|Rock Prodigy Forge|
The hangboard evolution has come a long way. I remember the earlier boards being different versions and adaptations of medieval torture devices. With the large climbing hold revolution in the 90s and 2000s, hold and subsequently hangboard designs were artistic rather than functional. The point was to “look good” while hanging from your doorframe.
Most folks who bought hangboards would do pull-ups from them now and then and maybe challenged their drinking buddies to see who could hang from the smallest hold. This was a bad time in the life of hangboards. Sure, they looked good, but their functionality suffered. Those who dedicated themselves to actual hangboard workouts still either took the pain or modified the available boards – sanding down some of the texture, reshaping the most usable grips and cutting their boards in half. Because of poor hold layout, most of the holds on the boards were useless anyways. Each board really had only 2 or maybe 3 (if you’re lucky) usable holds. For the other holds, the hangboard got in the way.
The steadily growing training revolution took a large upswing in 2013-14 with the release of the Anderson brother’s Rock Climbing Training Manual and Trango’s Rock Prodigy Training Center (the street name seems to have settled on ‘The Trango Board.’) This board seriously revolutionized the hangboard, taking all of the benefits of the various boards on the market and addressed the drawbacks. The board is awesome and a good all-around board for training. I used the board for 5 hangboard cycles but started maxing out the smallest two finger pockets. I consider adding more than 30 lbs to a hold to be “maxing it out.” I was starting to wonder what I was going to do – maybe just consider pockets my “strength” and focus more on crimps?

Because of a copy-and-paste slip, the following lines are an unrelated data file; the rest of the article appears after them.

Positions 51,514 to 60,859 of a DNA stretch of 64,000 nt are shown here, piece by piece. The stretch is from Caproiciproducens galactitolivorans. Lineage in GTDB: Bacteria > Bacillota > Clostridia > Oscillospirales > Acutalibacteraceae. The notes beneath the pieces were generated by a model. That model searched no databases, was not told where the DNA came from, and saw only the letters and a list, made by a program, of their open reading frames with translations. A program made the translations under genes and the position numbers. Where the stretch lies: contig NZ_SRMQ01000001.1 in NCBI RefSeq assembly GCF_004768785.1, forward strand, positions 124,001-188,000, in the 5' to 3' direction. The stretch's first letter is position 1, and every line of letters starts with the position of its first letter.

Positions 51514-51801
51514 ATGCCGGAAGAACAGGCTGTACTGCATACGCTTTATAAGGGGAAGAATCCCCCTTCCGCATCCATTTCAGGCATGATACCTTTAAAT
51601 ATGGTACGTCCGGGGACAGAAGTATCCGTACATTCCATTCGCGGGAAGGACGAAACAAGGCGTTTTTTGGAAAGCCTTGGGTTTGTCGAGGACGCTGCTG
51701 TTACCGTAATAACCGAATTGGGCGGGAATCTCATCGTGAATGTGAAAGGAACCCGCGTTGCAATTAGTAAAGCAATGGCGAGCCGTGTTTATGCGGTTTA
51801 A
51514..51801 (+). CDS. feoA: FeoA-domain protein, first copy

|Rock Prodigy Training Center|
Then I heard that Trango was developing a new board. Voila. The Rock Prodigy Forge. I haven’t had a chance to train on the new board; my next hangboard won’t start until this February some time, but just from feeling out the holds and doing some test hanging, I immediately realized that this was this board is seriously awesome and has smaller and more difficult holds for me to train. The texture is finer too. Further, I noticed that the pockets are sloped (drafted)! I really can’t wait to start training on this thing!
The revolutionary step is the ability to train the closed crimp. In their training book, the Andersons present scientific evidence that supports the theory that grip angle matters. For example, if you train open grip (120 degrees), this does not necessarily translate to a closed grip (90 degrees.) Only a madman would attempt to close crimp while hangboarding (injury issues) but the Forge Board uses a dedicated thumb support so you can effectively and safely train the closed grip position! Total genius….and that’s why I love Trango.